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Indiana organization receives grant to address language, financial barriers to adult immunization

A needle being injected into a person's arm
Justin Hicks
/
IPB
The Indiana Immunization Coalition was one of 10 groups across the country to receive a grant from pharmaceutical company Glaxo-Smith-Kline. The grants are intended to support community-based organizations in addressing gaps in adult immunization.

Language and financial barriers present a challenge for Hoosiers trying to keep up-to-date on their vaccine schedules, or even starting them. An Indiana immunization group is using new grant funding to expand its services for additional languages.

The Indiana Immunization Coalition was one of 10 groups across the country to receive a grant from pharmaceutical company GSK. The grants are intended to support community-based organizations in addressing gaps in adult immunization.

Tommy Acciani, GSK’s director of U.S. vaccine policy, said the company wants to invest in local groups who already have the connections to the community to bridge gaps in access.

“We can work on these really large national issues, but really, when it comes down to getting some of that last mile efforts that need to happen in the communities to get over those barriers, we really need groups like [IIC],” Acciani said.

Lisa Robertson, the executive director of IIC, said the organization wants to use the funding to provide interpreters to address language barriers to vaccines. She also said covering the cost of vaccines will help reach more people.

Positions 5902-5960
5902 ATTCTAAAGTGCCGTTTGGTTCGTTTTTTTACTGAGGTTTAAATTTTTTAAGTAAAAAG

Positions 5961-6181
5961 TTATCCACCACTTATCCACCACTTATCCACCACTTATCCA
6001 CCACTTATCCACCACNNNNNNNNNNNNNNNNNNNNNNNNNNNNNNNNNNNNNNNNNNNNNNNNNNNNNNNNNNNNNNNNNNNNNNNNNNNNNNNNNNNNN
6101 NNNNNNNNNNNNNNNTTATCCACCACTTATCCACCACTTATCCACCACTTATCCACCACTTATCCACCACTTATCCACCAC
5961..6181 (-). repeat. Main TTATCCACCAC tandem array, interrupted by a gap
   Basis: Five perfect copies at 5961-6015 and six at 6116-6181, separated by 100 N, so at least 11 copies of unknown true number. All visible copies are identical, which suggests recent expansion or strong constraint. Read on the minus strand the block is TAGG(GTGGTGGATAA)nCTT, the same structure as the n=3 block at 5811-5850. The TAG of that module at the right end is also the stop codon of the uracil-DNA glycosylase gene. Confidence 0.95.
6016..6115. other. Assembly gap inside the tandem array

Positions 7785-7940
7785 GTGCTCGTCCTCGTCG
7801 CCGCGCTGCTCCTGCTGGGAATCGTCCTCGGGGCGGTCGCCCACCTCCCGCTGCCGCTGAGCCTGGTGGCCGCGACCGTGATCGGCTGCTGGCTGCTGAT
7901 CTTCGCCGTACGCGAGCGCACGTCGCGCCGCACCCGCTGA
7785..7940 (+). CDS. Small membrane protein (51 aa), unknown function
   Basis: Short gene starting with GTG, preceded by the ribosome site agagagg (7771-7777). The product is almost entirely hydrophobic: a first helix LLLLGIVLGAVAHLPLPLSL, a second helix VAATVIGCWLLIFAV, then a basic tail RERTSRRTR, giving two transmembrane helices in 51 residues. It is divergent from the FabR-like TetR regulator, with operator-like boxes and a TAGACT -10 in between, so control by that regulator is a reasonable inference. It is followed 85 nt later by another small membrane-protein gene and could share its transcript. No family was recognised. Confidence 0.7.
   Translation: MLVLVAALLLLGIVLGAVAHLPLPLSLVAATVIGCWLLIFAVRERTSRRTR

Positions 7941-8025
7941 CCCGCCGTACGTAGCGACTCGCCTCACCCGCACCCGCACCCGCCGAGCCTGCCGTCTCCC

“Access and language and cost and fear of going and accessing services is a big issue in our immigrant family communities where they may not want to go to the local health department because of the government affiliation,” Robertson said.

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Robertson said the organization also wants to develop educational materials in additional languages, such as Spanish and Haitian Creole, to make information about vaccines more accessible.

“I think reaching new communities and making sure we're really thoughtful in our approach so that these immigrant and migrant families don't feel left out of the system if we can make them feel welcome and that this is a safe space,” Robertson said. “I think for us, those are all successful points.”

Robertson said the organization is also working with community members to identify the best way to deliver vaccine education and get them connected to services.

CORRECTION: A previous version of this story said the title of the company providing the grant is Glaxo-Smith-Kline. That was incorrect. It is GSK.

Abigail is IPB's health reporter. Contact them at aruhman@wboi.org.

Copyright 2023 IPB News.

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Abigail Ruhman